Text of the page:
Ten post jest także dostępny w języku: polski
The value of the private healthcare market in Poland, including expenditure on drugs and non-drug, amounted to over PLN 58bn in 2019. This represented an increase of around 10% YoY, according to PMR’s latest report entitled “Private healthcare market in Poland 2020. Market analysis and development forecasts for 2020-2025”. In PMR’s opinion, the year 2020 will be a difficult period for this market segment due to the ongoing coronavirus pandemic and the crisis of the entire economy.
Private healthcare market in the face of difficulties
The coronavirus pandemic may lead to changes in the structure of healthcare services provided on the private healthcare market in Poland. Although in the second half of 2020 the Polish healthcare system started to provide medical services in a wider scope than it was during the lockdown (although still with some limitations), it will not be possible to make up for the downtime caused by the coronavirus (overdue surgeries, treatments and medical visits) by the end of 2020, due to capacity constraints.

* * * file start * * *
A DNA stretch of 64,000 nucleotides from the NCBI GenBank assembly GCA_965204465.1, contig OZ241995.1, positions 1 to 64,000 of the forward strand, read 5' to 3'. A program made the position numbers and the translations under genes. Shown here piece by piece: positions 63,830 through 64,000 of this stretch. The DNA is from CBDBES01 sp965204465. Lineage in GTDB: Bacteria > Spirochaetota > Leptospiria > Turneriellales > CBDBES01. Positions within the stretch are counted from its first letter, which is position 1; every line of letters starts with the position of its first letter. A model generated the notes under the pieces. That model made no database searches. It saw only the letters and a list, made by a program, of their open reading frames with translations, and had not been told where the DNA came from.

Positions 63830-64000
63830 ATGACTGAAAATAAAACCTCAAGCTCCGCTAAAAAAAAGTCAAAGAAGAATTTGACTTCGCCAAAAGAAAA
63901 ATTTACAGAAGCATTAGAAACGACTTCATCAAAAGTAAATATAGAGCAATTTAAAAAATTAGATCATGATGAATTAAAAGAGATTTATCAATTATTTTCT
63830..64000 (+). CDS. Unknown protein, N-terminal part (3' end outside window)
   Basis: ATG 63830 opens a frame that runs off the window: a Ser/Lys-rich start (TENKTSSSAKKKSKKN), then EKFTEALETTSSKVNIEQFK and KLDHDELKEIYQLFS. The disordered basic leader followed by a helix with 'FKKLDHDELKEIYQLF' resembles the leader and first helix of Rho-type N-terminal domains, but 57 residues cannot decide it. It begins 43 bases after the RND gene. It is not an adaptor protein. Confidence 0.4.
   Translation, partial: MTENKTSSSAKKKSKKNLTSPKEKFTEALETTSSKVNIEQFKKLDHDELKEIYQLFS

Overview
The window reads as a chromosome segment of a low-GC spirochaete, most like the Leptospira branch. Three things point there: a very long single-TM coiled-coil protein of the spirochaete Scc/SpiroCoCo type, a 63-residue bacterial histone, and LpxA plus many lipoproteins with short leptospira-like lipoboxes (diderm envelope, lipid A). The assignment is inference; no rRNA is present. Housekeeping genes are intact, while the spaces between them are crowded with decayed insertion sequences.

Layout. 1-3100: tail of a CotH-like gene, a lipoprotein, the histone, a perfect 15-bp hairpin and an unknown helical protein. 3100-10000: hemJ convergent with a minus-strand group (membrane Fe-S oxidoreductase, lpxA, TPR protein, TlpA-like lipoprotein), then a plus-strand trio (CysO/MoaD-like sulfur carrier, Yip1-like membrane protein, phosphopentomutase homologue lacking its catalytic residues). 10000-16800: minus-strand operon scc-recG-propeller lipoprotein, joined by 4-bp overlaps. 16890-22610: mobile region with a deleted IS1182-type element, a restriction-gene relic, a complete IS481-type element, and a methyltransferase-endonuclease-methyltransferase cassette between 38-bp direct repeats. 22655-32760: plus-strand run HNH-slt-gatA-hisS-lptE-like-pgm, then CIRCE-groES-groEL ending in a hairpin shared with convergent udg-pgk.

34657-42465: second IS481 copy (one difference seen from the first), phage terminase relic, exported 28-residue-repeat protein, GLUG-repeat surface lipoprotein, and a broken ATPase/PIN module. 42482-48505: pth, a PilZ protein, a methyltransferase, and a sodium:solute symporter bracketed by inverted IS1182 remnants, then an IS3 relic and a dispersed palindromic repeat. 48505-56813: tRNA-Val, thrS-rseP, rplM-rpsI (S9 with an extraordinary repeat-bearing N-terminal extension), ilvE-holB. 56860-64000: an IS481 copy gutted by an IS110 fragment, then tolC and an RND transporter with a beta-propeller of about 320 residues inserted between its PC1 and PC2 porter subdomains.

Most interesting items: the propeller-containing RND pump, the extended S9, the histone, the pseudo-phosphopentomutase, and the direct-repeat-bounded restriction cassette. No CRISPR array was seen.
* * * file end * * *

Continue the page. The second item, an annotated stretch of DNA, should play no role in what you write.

One aspect that has gained in importance, as a result of the change in external conditions due to the development of the coronavirus pandemic, is the development of telemedicine, often effectively reducing the need for a stationary medical visit. This new trend may have a limiting effect on price increases, and thus have some negative impact on the nominal dynamics of the private healthcare market. On the other hand, it is worth noting that the development of telemedicine has significantly contributed to limiting patient loss.
The future of telemedicine and the private healthcare market in Poland
The private healthcare market has developed very well in recent years. As society’s purchasing power increased, patients increasingly decided to pay for healthcare out of their own pocket. In the face of the economic crisis and limited access to healthcare, telemedicine is gaining ground, as confirmed by a study conducted by PMR. Respondents asked about their plans to use teleconsultation and telemedicine solutions more often indicate that they will increase the frequency of use of such services than that they will reduce it.
This is followed by private healthcare providers who have recently been developing telemedicine in their facilities. Interestingly, groups with a more positive attitude towards the potential increase in the use of telemedicine services in 2020 are people aged 45+ (especially the oldest ones) and with higher household income.